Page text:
A central figure of international contemporary art, Kounellis’ oeuvre has been a critical reference point for generations of artists and is found in the permanent collections of major art museums worldwide.
The exhibition, held from 19 September to 22 December 2023, It brings together a series of seven wall-mounted iron panels the artist made in 1991, each dotted with coal elements arranged along regular horizontal lines, almost suggesting an archaic visual alphabet. The works, displayed on the gallery’s ground floor in an austere yet impressive setting, exemplify the monumental nature of Kounellis’ wall reliefs, perfectly capturing his fascination with raw, everyday media that fuelled his practice beginning in the 1960s. Since its earliest iterations in the late 1960s, Kounellis’ work has stood out for its quest towards a new spatial awareness. While calling himself a painter, he used materials long considered non-pictorial and departed from traditional concepts of representation. Towards the end of the Twentieth Century, Kounellis developed an increasingly architectural language, creating labyrinthine environments that manipulated the exhibition space and the viewer’s experience, while using the materials that had become part of his vocabulary over the decades. Permeating the viewer’s space and activating all the senses, his works still hold the power to collapse the boundaries between art and life. To accompany the exhibition, Jannis Kounellis, Cardi Gallery will publish a comprehensive volume on the artist’s work and his life in Milan, curated by Studio Celant with texts by Vincenzo De Bellis and Elizabeth Mangini. A special thanks to Archivio Kounellis and Gladstone Gallery, in particular to Simone Battisti and Giulia Ruberti.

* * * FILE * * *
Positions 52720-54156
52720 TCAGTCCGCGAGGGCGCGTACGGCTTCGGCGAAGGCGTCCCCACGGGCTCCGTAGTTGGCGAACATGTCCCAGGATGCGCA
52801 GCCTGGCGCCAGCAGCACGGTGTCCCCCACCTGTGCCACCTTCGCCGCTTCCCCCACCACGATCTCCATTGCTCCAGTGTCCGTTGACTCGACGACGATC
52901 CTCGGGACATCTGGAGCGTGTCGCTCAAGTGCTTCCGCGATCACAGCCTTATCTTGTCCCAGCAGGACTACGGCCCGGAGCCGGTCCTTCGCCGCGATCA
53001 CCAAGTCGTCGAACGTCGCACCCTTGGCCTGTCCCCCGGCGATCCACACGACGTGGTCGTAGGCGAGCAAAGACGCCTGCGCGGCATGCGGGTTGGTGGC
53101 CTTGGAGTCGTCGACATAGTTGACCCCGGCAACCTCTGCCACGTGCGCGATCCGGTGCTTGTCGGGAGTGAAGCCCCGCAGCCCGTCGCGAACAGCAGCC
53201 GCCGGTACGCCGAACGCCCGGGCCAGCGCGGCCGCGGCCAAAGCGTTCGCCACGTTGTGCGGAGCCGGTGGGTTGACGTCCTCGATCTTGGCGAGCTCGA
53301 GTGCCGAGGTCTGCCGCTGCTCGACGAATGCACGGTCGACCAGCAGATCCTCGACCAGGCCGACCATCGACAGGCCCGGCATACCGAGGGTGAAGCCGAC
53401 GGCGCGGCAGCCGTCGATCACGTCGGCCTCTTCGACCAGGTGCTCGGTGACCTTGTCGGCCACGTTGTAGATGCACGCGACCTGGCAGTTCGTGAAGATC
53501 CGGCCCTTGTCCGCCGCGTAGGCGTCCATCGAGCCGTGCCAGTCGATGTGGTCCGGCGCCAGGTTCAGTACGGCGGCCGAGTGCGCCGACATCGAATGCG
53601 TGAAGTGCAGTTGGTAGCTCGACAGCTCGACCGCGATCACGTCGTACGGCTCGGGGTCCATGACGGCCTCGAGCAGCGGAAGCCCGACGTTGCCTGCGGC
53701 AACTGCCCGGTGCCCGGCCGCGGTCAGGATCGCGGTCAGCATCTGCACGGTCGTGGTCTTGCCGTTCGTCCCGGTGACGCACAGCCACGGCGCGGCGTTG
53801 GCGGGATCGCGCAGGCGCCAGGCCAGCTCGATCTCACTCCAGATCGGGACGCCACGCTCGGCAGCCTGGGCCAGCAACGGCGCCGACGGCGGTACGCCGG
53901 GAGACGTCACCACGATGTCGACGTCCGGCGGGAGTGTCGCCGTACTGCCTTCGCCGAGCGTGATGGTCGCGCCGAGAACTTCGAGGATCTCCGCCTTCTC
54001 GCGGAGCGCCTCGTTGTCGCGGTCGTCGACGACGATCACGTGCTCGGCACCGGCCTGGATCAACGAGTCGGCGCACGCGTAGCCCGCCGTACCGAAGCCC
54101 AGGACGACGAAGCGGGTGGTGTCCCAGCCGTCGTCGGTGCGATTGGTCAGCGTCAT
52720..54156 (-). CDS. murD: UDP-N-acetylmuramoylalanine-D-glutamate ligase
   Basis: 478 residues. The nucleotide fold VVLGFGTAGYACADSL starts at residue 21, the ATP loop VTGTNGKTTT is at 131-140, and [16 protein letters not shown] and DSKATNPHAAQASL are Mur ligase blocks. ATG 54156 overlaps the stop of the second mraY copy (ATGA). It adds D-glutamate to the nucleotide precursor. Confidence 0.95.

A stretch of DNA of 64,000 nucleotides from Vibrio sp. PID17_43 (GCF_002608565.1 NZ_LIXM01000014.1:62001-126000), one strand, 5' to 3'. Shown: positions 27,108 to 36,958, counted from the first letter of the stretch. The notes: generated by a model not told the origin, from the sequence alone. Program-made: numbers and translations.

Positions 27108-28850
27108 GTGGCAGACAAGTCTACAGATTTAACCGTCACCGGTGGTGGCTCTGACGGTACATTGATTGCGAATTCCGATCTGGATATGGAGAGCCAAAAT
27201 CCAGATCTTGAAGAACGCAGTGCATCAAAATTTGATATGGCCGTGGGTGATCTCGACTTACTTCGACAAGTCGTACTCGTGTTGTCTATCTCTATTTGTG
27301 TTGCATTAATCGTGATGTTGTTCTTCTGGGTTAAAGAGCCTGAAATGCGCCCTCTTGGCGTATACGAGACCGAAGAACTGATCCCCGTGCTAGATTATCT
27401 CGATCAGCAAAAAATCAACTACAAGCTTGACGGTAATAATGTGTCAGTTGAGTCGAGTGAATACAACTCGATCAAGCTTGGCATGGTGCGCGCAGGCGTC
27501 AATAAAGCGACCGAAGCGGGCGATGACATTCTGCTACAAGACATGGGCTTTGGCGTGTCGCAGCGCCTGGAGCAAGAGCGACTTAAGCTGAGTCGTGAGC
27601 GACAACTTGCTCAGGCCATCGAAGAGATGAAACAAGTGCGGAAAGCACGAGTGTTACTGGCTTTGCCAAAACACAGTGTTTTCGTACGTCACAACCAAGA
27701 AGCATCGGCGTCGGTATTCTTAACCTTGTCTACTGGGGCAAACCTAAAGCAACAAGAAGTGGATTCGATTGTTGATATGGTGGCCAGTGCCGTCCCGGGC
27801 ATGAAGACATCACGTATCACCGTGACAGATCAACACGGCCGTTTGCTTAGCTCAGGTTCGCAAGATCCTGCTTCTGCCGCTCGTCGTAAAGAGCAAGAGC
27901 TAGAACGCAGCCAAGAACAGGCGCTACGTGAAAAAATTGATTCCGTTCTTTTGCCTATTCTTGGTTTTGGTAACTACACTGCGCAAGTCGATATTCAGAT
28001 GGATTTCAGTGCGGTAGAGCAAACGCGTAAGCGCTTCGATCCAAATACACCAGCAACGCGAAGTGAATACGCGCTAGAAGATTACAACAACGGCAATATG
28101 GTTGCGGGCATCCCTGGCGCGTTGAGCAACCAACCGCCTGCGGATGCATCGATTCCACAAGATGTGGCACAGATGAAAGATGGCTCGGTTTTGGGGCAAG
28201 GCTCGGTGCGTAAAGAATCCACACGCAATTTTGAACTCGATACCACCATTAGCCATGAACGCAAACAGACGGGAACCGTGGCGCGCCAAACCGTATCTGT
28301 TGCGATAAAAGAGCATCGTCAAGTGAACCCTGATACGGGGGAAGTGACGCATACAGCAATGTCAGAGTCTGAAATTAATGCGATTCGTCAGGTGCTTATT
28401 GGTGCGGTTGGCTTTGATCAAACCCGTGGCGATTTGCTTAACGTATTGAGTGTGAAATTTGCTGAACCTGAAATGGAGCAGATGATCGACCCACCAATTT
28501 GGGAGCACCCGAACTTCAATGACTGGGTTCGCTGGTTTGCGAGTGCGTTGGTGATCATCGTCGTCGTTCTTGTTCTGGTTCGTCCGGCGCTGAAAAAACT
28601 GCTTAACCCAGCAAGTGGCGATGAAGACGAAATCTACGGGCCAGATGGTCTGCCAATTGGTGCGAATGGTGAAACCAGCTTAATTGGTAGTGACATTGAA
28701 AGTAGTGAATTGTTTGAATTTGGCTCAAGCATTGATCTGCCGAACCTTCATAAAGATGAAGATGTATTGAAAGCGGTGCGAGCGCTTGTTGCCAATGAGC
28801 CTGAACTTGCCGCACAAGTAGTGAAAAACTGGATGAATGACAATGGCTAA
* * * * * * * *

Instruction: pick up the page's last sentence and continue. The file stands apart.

“Everything I do is painting, even if I don’t touch a brush,” he said. “I tell my truth as a painter.”
Greek-born Italian artist Jannis Kounellis (1936-2017) was a pioneer of post-war European art and a leading figure in the Italian art movement “Arte Povera”. Seeking to disrupt the commercial value of art, “Poveristi” often combined organic and mundane materials to comment on the shifting relationship between humankind and the natural environment. Kounellis’s practice encompassed ephemeral pieces and material objects, perfectly exemplifying the radical age of Arte Povera: the work of art existed to reject any representative form. Kounellis quickly moved beyond the medium’s constraints after starting his career as a painter. He began incorporating in his works materials such as fire, earth, gold, and burlap sacks, an homage to fellow artist Alberto Burri. Throughout the 1970s and 1980s, Kounellis continued introducing new elements, such as smoke, shelving units, trolleys, blockaded openings, mounds of coffee grounds, coal and other materials, particularly from the shipping and manufacturing industries. Imbued in these diverse fragments of everyday life, Kounellis saw a narrative of the past alongside the foundations of modern civilisation. Converging and colliding in the artist’s new poetic vocabulary, these elements reveal the rupture between the former and the latter. Kounellis nonetheless referred to his works as paintings, even though his art sought to break down and transcend the medium’s boundaries.